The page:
Each type of deployment has multiple profiles ranging from 2vCPU to 512 gigabytes of RAM. The billing for IKS is hourly, monthly or even has a LITE option which is free for one cluster upto a certain limit.
There are two other services worth highlighting when discussing IKS:
The first is the IBM Cloud Container Registry which is used to store container images in a fully managed multi-tenant registry. It's highly available as the service is hosted and managed by IBM Cloud. You can configure your images to be privately accessed by other users in your IBM Cloud
account shareable with API keys or even make them publicly available. Images in the container registry will also be scanned by the vulnerability advisor tool which makes it secure. If you would like a tutorial on this service, be sure to checkout my blog to Deploy a NodeJS app to IBM Cloud Container Registry
The other service is the Helm Catalog which is unique to IBM Cloud. It allows users to use helm to install and upgrade complex Kubernetes applications in a cluster. The helm catalog in IBM Cloud has access to IBM products, popular open source products, like Jenkins and Tecton, and supports multiple architectures like X86 power NZ.
Now that we have dived into the features and availabilities on IBM Cloud Kubernetes service let's take a look at how to deploy an app onto this.
Navigate to https://cloud.ibm.com to log into IBM Cloud. You'll be presented with an empty console. Click on the Catalog button on the top-right.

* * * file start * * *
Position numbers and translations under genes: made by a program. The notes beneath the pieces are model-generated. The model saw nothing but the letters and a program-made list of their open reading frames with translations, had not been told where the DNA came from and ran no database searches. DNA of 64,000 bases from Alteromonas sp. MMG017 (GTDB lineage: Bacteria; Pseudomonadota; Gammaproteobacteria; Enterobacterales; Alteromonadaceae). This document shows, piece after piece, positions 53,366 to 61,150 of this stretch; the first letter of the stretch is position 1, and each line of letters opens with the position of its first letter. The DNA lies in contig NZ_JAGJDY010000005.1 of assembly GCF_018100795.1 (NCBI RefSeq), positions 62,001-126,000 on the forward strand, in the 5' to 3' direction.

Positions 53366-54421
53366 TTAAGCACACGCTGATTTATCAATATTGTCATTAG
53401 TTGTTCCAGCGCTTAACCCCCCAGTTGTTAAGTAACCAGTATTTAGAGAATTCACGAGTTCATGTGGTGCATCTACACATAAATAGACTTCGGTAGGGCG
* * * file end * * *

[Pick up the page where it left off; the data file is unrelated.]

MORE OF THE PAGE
Click on the clipboard to copy the command, the one using the ibmcloud ks cluster config command. This will set any kubectl commands to use your newly created cluster.
Next, we'll be using the IBM Cloud Shell, which is available by clicking on the terminal icon on the top right.
From the IBM Cloud Shell, run the following command, replacing your cluster ID in the command below.
ibmcloud ks cluster config --cluster <CLUSTER_ID>
For this tutorial, we'll run a sample IBM Sample App that detects objects in a picture. Deploy the application by running the command below.
kubectl apply -f https://raw.githubusercontent.com/IBM/MAX-Object-Detector/master/max-object-detector.yaml
After a few minutes, the application should be available. To access it we need to find the public IP address of the cluster, and the port the application is running on.
To find the public IP address of the cluster run the command below:
ibmcloud cs workers --cluster <CLUSTER_ID>
And to find the port the application is running on, run the following command:
kubectl describe service max-object-detector | grep NodePort
Let's finally put it all together and access the app. From your browser navigate to the URL with the information above:
Oila! You have successfully deployed an app onto a cluster in IBM Cloud Kubernetes Service.
Thank you for following along this THINK Day's Tutorial and be sure to look out for my next post, where I will continue sharing my Journey with IBM Cloud Services!!!